As a result: New phyla have been described (e.G., Micrognathozoa, Xenacoelomorpha). Old phyla have been collapsed into others (e.G., Sipuncula and Echiura are now placed within Annelida; acanthocephalans are now known to be highly modified, parasitic rotifers). Phyla once thought to be deuterostomes are now part of the protostome clade (e.G., Chaetognatha, Phoronida, Bryozoa, Brachiopoda).

The Protostomia has been reorganized into two major clades known as Ecdysozoa and Spiralia. For each of the thirty-two currently recognized phyla, Invertebrates, Third Edition, presents detailed classifications, revised taxonomic synopses, updated information on general biology and anatomy, and current phylogenetic hypotheses, organized with boxes and tables, and illustrated with abundant line drawings and new color photos.

13. This Is a Book to Read with a Worm

Author: by Jodi Wheeler-Toppen
Published at: Charlesbridge (March 19, 2020)
ISBN: 978-1580898973

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If you can find a worm, then you can be a biologist! Foster a love of animals and science with this charming activity guide for finding and observing earthworms. Hands-on experiments help young biologists answer questions like “Which end is which?” and “Do worms make noise?” Insider tips encourage readers to think like a scientist and handle living things with care.

Equally entertaining with or without a worm friend.

14. Medical and Veterinary Entomology

Author: by Gary R. Mullen
Published at: Academic Press; 3rd edition (October 16, 2018)
ISBN: 978-0128140437

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The first and second editions of Medical and Veterinary Entomology, edited by Gary R.Mullen and Lance A. Durden, published in 2002 and 2009, respectively, have been highly praised and become widely used as a textbook for classroom instruction. This fully revised third edition continues the focus on the diversity of arthropods affecting human and animal health, with separate chapters devoted to each of the taxonomic groups of insects and arachnids of medical or veterinary concern, including spiders, scorpions, mites, and ticks.

Each chapter includes sections on taxonomy, morphology, life history, and behavior and ecology, with separate sections on those species of public-health and veterinary importance. Each concludes with approaches to management of pest species and prevention of arthropod-borne diseases. The third edition provides a comprehensive source for teaching medical and/or veterinary entomology at the college and university level, targeted particularly at upper-level undergraduate and graduate/postgraduate programs.

15. The Earth Moved: On the Remarkable Achievements of Earthworms

Author: by Amy Stewart
Published at: Algonquin Books; Reprint edition (March 11, 2005)
ISBN: 978-1565124684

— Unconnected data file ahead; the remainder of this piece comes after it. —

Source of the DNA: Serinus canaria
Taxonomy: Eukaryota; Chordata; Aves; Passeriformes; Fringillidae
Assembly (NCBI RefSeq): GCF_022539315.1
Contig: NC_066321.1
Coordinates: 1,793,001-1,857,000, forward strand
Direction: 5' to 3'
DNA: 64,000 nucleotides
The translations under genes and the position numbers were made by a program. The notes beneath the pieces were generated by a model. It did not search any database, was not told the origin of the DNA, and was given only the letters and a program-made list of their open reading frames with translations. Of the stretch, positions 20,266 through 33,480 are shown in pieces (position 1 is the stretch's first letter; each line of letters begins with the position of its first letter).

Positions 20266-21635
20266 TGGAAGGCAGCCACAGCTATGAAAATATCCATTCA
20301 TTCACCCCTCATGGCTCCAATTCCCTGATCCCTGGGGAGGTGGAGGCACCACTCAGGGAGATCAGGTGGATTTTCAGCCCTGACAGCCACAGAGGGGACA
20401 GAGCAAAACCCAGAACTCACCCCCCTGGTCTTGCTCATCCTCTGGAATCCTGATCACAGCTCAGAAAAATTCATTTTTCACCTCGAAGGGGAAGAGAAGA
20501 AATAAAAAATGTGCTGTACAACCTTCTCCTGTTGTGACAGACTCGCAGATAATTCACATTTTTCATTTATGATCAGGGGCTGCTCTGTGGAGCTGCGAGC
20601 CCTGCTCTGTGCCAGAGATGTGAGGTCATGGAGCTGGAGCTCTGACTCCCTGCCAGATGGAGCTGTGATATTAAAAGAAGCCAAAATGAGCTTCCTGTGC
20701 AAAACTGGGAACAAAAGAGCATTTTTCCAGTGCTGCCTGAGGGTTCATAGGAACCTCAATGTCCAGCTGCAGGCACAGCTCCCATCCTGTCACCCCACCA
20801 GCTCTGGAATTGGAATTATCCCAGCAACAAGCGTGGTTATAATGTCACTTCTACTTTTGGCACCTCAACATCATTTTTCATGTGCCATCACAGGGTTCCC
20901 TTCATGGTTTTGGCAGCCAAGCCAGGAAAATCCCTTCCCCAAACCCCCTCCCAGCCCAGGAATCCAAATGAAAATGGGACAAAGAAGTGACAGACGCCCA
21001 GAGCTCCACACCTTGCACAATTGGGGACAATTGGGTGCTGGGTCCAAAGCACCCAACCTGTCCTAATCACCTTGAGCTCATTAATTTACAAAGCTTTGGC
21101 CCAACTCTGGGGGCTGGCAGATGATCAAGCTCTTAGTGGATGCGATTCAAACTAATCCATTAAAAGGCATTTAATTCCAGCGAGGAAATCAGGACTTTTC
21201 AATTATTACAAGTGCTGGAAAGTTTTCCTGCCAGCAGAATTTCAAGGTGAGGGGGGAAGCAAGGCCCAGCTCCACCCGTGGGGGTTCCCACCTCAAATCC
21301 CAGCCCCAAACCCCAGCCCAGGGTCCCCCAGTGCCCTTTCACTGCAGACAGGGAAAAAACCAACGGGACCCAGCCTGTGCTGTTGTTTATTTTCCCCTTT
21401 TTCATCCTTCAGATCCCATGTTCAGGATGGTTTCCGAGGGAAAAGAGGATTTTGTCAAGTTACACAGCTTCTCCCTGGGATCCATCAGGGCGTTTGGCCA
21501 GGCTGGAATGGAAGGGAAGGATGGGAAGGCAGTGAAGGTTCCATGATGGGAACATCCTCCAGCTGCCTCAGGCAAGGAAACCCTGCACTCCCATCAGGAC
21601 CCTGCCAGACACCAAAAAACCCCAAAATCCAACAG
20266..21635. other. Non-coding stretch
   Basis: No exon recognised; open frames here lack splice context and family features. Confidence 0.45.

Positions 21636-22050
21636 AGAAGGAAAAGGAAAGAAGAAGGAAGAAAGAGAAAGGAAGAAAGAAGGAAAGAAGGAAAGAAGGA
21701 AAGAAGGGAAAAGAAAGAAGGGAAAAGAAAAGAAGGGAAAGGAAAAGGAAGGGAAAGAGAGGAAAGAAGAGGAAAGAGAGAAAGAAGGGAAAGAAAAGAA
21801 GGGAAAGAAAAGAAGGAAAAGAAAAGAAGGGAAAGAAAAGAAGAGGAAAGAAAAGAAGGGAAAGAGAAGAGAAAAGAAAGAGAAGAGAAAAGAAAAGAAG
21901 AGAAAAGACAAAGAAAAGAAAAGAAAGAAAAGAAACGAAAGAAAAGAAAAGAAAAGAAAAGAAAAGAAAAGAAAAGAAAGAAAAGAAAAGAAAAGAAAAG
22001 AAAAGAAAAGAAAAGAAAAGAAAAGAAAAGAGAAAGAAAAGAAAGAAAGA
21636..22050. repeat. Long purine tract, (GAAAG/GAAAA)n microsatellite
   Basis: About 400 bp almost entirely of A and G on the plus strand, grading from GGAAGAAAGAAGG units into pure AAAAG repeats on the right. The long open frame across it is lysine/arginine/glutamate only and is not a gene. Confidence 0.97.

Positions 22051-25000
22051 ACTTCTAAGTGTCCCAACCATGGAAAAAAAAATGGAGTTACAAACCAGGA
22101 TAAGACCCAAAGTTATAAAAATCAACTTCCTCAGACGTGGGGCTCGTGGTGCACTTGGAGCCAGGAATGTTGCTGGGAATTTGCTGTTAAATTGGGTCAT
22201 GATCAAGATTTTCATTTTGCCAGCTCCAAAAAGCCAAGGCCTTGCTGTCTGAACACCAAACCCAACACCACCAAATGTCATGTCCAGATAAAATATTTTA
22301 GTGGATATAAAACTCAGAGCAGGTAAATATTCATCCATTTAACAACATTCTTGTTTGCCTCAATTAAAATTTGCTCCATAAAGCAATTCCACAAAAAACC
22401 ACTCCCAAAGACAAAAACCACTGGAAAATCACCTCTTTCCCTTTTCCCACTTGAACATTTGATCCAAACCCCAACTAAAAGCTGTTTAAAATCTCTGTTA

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“You know a book is good when you actually welcome one of those howling days of wind and sleet that makes going out next to impossible.” The New York Times In The Earth Moved, Amy Stewart takes us on a journey through the underground world and introduces us to one of its most amazing denizens.

The earthworm may be small, spineless, and blind, but its impact on the ecosystem is profound. It ploughs the soil, fights plant diseases, cleans up pollution, and turns ordinary dirt into fertile land.Who knew? In her witty, offbeat style, Stewart shows that much depends on the actions of the lowly worm.

Charles Darwin devoted his last years to the meticulous study of these creatures, praising their remarkable abilities. With the august scientist as her inspiration, Stewart investigates the worm’s subterranean realm, talks to oligochaetologiststhe unsung heroes of earthworm sciencewho have devoted their lives to unearthing the complex life beneath our feet, and observes the thousands of worms in her own garden.

16. Our Native Bees: North America’s Endangered Pollinators and the Fight to Save Them

Author: by Paige Embry
Published at: Timber Press; 1st Edition (February 7, 2018)
ISBN: 978-1604697698

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A New York Times 2018 Holiday Gift Selection Honey bees get all the press, but the fascinating story of North America’s native beesendangered species essential to our ecosystems and food suppliesis just as crucial. Through interviews with farmers, gardeners, scientists, and bee experts, Our Native Bees explores the importance of native bees and focuses on why they play a key role in gardening and agriculture.

The people and stories are compelling: Paige Embry goes on a bee hunt with the world expert on the likely extinct Franklin’s bumble bee, raises blue orchard bees in her refrigerator, and learns about an organization that turns the out-of-play areas in golf courses into pollinator habitats.

Our Native Bees is a fascinating, must-read for fans of natural history and science and anyone curious about bees.